Saturday, October 1, 2016

Make Mine Oughta-Steer

Farm Journal 2005

You can’t swing a dead cat at a farm show any more without hitting an auto-steer salesman. Plus they won’t let you back into the farm show either.
Hey – I love unneeded technology just as much as the next farmer, unless he is my friend John. This guy gets all the gadgets two weeks before they are invented. He has his own MRI, for example. In fact, you could be on the cutting edge with his hand-me-downs.
In fairness, I depend on John to blaze a technological trail to the future. The problem is that inevitably I begin to hope that once, just once, I can get the jump on him. Once I got a replica of a Star Trek communicator badge. He saw it immediately and asked, “Is that what I think it is?” “Oh yeah”, I replied, “This little baby can teleport me anywhere in the galaxy”. He smiled gently, “They are super, aren’t they? The new ones can be implanted.” He pointed to a small scar on his arm, as I whimpered piteously. My life is a geek tragedy.
So I have pondered the ads, pored over the paid testimonials and university studies [which are getting harder to tell apart, by the way], and actually fondled the components. I have even gone so far as to ask the price. As is typical for such items that I need to be truly and spiritually fulfilled, it was about 3.5 times the upper absolute limit of my most optimistic budget if I have 5 consecutive bumper crops and above-average prices. So money really isn’t a factor. I’m just not sure that auto-steer is an upgrade my farmware can support.
If I understand the mechanics of these widgets, we are on the verge of reducing the “active” portion of our career to something about as aerobic as flossing. One advertisement even boasts that operators (and I am using the term in its most inactive sense, as in “slot machine operator”) can be freed up to attend to other pressing tasks. Like watching TV.
‘Scuse me? Have you watched any TV lately? Did you wash your hands thoroughly afterwards? I can’t recall one USDA official urging more daytime TV as major part of farm policy. Unless you could get a LDP doing it. The idea that auto-steer will free up time is reasonable; the idea that time will be used productively is laughable.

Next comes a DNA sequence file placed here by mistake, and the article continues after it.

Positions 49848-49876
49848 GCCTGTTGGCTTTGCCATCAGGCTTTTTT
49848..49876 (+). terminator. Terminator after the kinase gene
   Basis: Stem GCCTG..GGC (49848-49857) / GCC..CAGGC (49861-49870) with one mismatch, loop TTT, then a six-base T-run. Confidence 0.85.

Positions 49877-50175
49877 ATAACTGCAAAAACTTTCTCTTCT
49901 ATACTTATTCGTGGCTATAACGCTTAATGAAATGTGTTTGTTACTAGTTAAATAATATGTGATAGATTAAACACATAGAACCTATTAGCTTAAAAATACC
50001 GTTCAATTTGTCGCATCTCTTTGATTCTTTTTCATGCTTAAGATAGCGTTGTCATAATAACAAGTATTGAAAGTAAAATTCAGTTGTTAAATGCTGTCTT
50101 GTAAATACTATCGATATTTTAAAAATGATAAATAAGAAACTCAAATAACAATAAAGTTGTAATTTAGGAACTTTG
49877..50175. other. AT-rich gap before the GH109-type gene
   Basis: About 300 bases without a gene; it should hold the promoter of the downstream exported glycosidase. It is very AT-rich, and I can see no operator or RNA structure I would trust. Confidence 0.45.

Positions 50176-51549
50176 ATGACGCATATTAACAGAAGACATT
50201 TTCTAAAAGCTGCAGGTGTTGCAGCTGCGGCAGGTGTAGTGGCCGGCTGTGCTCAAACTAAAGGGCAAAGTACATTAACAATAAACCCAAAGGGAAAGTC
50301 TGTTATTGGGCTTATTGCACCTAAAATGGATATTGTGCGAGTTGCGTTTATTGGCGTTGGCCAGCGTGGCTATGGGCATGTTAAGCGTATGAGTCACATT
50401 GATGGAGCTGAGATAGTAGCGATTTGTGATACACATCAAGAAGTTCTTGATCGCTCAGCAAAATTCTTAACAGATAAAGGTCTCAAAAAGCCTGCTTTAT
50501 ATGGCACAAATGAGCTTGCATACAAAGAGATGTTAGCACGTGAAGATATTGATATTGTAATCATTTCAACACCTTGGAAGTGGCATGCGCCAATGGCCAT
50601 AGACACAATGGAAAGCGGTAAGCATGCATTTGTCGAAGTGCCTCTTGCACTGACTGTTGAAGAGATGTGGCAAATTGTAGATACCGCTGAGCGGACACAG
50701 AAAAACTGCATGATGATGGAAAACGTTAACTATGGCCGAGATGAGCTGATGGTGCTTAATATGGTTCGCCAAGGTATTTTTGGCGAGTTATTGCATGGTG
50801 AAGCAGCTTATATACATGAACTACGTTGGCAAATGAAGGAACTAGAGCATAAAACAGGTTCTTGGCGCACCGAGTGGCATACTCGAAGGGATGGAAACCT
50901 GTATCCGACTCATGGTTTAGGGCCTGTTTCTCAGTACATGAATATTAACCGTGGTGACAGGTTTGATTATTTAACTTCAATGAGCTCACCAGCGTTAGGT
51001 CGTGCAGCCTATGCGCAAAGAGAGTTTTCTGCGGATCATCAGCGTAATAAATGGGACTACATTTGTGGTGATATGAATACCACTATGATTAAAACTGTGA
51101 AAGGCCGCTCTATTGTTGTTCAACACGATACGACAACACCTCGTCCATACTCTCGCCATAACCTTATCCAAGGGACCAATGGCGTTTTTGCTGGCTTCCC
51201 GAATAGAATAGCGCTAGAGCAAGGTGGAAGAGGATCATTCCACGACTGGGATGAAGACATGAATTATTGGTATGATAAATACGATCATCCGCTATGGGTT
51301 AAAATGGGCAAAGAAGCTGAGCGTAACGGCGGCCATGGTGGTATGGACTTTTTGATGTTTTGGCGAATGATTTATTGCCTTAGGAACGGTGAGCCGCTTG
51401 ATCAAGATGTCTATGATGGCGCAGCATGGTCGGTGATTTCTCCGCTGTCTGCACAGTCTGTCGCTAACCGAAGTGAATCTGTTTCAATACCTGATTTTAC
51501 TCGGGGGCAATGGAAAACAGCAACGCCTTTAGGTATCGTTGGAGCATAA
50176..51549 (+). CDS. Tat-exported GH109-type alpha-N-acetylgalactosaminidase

For example, proponents urge auto-steerers to fill in the empty hours talking on their cell phone. There are two problems with this concept. First, most rural areas are not saturated with good cell coverage. My phone works OK except when I am 1) at home, 2) in a tractor, or 3) am late to meet Jan. In fact, if I do have a grabber somewhere on my farm, my survival will likely be determined by the sunspot cycle.
Second, who are we going to call? Everybody else is busy driving, because they don’t have auto-steer, right? So the most likely conversations are two auto-guys jabbering away between turns. This will last for about 3 rounds, I predict. After weather and markets, what is left to talk about? Feelings?
Of course, we could all be on the phone with our commodity brokers. My experience however, is that during high stress periods like planting and harvest when I am way too close to the problem, a direct link to margin-call-generating opportunities is a bad, bad thing. Doing business at 7 mph. may work for some, but I need to be standing stock still when buying options. In fact, when trying to execute some of the more complicated spread schemes, it might be best if I was lying down with a cold cloth on my head.
Another popular fantasy is that we will all take a laptop computer out to the cab with us. Oh, goody – more time in front of a computer! I yearn for spring and fall so I can get away from my office – not take it with me. So far I have identified exactly ZERO office chores that will be done well in a tractor cab. Except FreeCell, of course. Show me a tractor cab with a laptop and I’ll show you some DVD’s stashed away in the operator’s manual pocket.
On the whole, I just don’t believe that steering a machine is a waste of my time. Consider the “idle hands” syndrome. Jan is always relieved during working seasons, since she knows where I am and what I am not doing. If I am in the combine, for example, I cannot be wiring a singing bass to the doorbell.
Steering is admittedly closer to channel-surfing than a triathlon in terms of physical effort, but farmers running around in Speedos is not a pretty picture anyway. At least, having to steer a machine puts a premium on remaining conscious during the doldrums of the day. Anyone who has come to with a field cultivator miles from home in strange field – and who of us hasn’t, eh? – can testify to the power of that memory to prop open traitorous eyelids after lunch. Oh sure, auto-steer devices could assure alertness with howling alarms at the end rows, but who wants to terrified awake fifty times a day?
Besides, after thirty years I have finally gotten passably proficient in self-steering. During corn harvest, for example, I have a game of trying to get the combine heading tweaked to cover a half-mile through without touching the wheel. My record is four consecutive passes, with a Mulligan for the tile hole.
Furthermore, if any nincompoop can push a button and plant perfect row, where’s the sport in that? How will we pick out operators to ridicule in a supportive, loving way?
Word: If we start letting computers drive our machines it won’t be long before they take over lying about the yields.